Your Quick Tips

Baseball Card Holders
Baseball card pages make excellent newspaper clipping holders! They are, typically, archival quality and fit perfectly in three-ring binders.
 
Michelle (Siler) Roux

Is It on Your Have I Checked…? list?
While this source is one that is not likely to be available to most people, I think it is one that needs to be on the Have I Checked…? list.
 
My wife has several small oil and gas royalty interests in west Texas. They were drilled in the early-twentieth century when the land was part of a ranch (long since broken up and sold) belonging to her great-grandfather. In the course of updating information for her file, she requested from the production company a list of other royalty owners for a specific lease. Back came no fewer than two dozen names, almost all of whom could be linked by surname to her grandma’s sisters and brothers. It was a pretty impressive list of cousins (for the most part) that she was long out of touch with.
 
Mike Thomasson

Maiden Middle Names
In my searches for the people on the “Smith” side of my family, I have found that on each person’s burial certificate, they had used their mother’s maiden name instead of their middle given name.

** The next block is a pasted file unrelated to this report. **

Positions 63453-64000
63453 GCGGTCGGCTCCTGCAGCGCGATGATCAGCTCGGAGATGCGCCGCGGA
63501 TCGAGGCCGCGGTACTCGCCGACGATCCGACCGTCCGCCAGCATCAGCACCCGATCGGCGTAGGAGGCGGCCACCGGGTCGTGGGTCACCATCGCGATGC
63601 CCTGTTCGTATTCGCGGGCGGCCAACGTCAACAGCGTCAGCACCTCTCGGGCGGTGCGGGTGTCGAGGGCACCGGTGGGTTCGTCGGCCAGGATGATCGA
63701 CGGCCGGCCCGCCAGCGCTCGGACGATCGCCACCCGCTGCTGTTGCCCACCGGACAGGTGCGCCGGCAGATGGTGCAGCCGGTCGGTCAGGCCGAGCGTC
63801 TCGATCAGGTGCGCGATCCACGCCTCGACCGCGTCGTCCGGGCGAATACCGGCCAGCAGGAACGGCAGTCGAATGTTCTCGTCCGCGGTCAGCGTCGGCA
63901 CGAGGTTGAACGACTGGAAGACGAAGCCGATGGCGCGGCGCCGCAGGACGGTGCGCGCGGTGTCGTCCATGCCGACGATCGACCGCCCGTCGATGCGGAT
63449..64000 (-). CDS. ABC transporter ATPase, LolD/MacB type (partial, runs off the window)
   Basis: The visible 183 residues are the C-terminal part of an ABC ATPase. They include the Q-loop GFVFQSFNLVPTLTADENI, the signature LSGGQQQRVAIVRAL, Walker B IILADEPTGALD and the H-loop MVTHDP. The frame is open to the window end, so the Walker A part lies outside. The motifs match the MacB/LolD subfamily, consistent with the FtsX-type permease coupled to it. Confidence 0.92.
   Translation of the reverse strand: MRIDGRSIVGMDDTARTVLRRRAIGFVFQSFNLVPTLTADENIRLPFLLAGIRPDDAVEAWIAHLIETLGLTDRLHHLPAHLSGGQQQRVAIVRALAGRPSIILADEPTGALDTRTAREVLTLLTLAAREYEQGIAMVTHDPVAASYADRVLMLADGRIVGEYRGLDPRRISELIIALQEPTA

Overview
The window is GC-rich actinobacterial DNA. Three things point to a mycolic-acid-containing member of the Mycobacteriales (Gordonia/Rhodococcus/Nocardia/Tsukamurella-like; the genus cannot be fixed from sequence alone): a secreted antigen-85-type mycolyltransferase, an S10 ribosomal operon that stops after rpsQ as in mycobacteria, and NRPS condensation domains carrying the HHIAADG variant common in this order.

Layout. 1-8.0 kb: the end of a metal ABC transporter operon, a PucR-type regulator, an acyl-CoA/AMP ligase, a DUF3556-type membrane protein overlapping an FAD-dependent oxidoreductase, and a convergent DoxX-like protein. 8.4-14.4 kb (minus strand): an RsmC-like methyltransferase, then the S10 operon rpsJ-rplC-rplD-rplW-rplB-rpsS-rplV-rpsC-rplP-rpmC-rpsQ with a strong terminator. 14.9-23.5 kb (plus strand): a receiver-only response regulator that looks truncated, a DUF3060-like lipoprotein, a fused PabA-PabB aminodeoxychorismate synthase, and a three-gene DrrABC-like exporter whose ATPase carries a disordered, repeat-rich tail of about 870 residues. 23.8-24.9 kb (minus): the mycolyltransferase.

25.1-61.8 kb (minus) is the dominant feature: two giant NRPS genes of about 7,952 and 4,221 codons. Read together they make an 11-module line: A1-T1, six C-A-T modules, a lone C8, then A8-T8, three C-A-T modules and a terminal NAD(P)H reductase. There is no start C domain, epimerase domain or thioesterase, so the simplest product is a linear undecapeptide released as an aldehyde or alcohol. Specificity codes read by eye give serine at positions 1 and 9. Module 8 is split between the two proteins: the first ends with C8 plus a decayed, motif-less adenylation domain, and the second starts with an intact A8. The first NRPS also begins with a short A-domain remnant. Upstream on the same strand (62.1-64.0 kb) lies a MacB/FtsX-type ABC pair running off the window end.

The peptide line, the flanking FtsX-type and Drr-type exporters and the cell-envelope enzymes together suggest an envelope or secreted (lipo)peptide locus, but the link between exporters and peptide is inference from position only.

Example:  John R. Smith (family legend has it as John Robert Smith) is buried in Spring Grove Cemetery, Cincinnati, Ohio, with his certificate reading John RAYMOND Smith, Raymond being his mother’s maiden name. His certificate has his parents as the source of information, so I am positive it is him.

I have found in many of my other searches that these “nee” names are used over and over with other family members. Burial year for John Smith was 1852.

Alene Knox

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One thought on “Your Quick Tips

  1. I, too, used my maiden name as my middle name on my driver’s license that I had to change after I got married. I somehow felt I should have a way to prove who I used to be. My mother did the same. That’s where I got the idea.

    Carla Middleton

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